Seven Questions You Must Ask When Choosing an LPO Provider
Legal process outsourcing (LPO) can provide exactly the agility a small firm or solo practitioner needs, making it possible to service as many clients as come through the door without paying unnecessary overhead or getting wrapped up in extensive administrative responsibilities. Outsourcing can improve return on investment, eliminate worries about absenteeism and productivity, reduce training and administrative burdens, and shift responsibility for employment taxes, insurance premiums and the like to an outside provider.
Last year, the American Bar Association Standing Committee on Ethics and Professional Responsibility explicitly acknowledged the value of outsourcing in a formal opinion, removing any lingering doubts about whether and how outsourcing could be conducted ethically. But deciding to outsource is only the first step. Whether or not outsourcing is profitable, whether it saves time or creates additional frustrations, whether or not ethical concerns arise—in general, how beneficial outsourcing can be to your law firm—depends on choosing the right provider for your needs. Choosing the right LPO provider means asking the right questions, of prospective providers and of yourself and your staff.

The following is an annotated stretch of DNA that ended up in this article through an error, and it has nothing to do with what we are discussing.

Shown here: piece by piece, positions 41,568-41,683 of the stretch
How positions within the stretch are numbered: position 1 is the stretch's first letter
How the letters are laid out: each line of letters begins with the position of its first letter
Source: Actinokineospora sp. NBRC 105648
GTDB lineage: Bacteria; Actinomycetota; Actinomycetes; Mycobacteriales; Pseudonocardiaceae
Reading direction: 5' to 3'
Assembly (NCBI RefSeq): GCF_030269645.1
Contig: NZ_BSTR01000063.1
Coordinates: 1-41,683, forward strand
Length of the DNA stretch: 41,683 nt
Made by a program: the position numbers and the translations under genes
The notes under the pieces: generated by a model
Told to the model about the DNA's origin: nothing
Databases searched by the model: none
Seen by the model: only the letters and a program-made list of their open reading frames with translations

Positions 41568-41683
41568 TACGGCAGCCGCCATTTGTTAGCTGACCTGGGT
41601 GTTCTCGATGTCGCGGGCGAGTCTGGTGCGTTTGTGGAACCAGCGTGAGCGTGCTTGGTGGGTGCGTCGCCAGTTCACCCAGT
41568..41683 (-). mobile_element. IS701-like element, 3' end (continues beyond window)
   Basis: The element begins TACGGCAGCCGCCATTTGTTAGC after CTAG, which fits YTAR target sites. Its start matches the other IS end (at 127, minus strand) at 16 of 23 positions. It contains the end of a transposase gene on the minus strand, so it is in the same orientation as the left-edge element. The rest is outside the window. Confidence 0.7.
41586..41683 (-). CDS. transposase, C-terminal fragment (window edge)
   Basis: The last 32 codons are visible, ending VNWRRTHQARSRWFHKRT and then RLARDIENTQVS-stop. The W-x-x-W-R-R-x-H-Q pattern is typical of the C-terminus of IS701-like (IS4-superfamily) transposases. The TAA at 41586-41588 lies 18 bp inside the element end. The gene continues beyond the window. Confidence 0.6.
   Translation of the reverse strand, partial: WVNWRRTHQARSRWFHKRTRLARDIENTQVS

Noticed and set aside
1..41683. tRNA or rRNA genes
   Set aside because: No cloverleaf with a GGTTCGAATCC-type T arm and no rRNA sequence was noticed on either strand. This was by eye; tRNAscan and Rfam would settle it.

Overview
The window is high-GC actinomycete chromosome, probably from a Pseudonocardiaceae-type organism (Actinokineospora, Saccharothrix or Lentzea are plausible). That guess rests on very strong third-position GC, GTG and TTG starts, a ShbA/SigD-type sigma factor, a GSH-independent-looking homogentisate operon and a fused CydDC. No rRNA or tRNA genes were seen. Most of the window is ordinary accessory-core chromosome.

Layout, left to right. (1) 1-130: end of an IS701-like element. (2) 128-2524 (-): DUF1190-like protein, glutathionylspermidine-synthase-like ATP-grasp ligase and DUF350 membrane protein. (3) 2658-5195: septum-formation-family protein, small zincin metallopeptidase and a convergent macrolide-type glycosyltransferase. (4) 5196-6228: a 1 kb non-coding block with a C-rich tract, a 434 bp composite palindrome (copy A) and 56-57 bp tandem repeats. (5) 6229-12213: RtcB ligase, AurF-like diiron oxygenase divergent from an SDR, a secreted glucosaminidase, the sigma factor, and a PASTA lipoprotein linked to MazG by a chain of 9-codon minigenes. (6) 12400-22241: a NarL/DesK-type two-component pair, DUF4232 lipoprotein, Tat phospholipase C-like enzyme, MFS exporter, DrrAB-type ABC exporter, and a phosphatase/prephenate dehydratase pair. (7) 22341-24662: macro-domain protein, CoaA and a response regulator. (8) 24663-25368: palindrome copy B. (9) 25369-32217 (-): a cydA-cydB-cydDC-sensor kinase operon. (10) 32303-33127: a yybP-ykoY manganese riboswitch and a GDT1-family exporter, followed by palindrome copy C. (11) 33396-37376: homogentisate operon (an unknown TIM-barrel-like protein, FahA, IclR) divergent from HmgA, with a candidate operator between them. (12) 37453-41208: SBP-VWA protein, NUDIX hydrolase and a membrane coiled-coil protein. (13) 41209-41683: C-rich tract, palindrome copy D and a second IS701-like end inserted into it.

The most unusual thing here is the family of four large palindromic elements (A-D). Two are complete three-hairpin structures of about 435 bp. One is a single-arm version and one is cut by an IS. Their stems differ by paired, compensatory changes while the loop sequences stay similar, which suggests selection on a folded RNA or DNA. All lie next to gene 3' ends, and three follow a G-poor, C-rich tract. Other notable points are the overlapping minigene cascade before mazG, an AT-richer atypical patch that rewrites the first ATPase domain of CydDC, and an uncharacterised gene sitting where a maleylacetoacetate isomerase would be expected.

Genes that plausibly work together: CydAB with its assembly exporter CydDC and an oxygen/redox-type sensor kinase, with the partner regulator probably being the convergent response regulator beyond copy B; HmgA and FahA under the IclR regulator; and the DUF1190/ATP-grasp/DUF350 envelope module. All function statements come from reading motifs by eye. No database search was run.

Does the LPO Provider Have the Right Subject-Matter Expertise for Your Practice?
One of the primary purposes of outsourcing is that it takes training and administration off your plate. Of course, you’ll be reviewing the work product of your LPO provider, but if you’ve found the right provider, you won’t have to provide extensive direction in the specifics of your practice. If working with an LPO provider is labor-intensive and requires extensive feedback, much of the benefit of handing off those tasks will be lost. Ask specific questions to ensure that the staff who will be working on your cases have the specific training and experience necessary to work effectively in your practice area.
Who Is Actually Handling Your Work on a Day-to-Day Basis?
When a company is trying to win your business, you’ll see the best and the brightest. But the principals you meet with to close the deal aren’t going to be personally handling your cases. The people you usually don’t meet during the selection process are the most important when it comes to the quality of service you’ll receive, so make sure you know who they are. Before making a decision about the provider, find out what kind of training is provided to the people actually processing your work, where they’re located, what credentials are required and what kind of supervision they receive.
How Does the Process Work, From Beginning to End?
Make sure to establish clear expectations about what you are expected to deliver to the LPO provider, through what channels and in what format. And, of course, know what you can expect in terms of turnaround time and the final product. Further, remember that you have an ethical obligation to ensure that the work is handled competently and professionally, and that your clients’ confidentiality is adequately protected. Know exactly what happens to your file, and who it passes through, between the time it leaves your hands and the time the finished product is returned to you for review.
How Transparent Is the Process?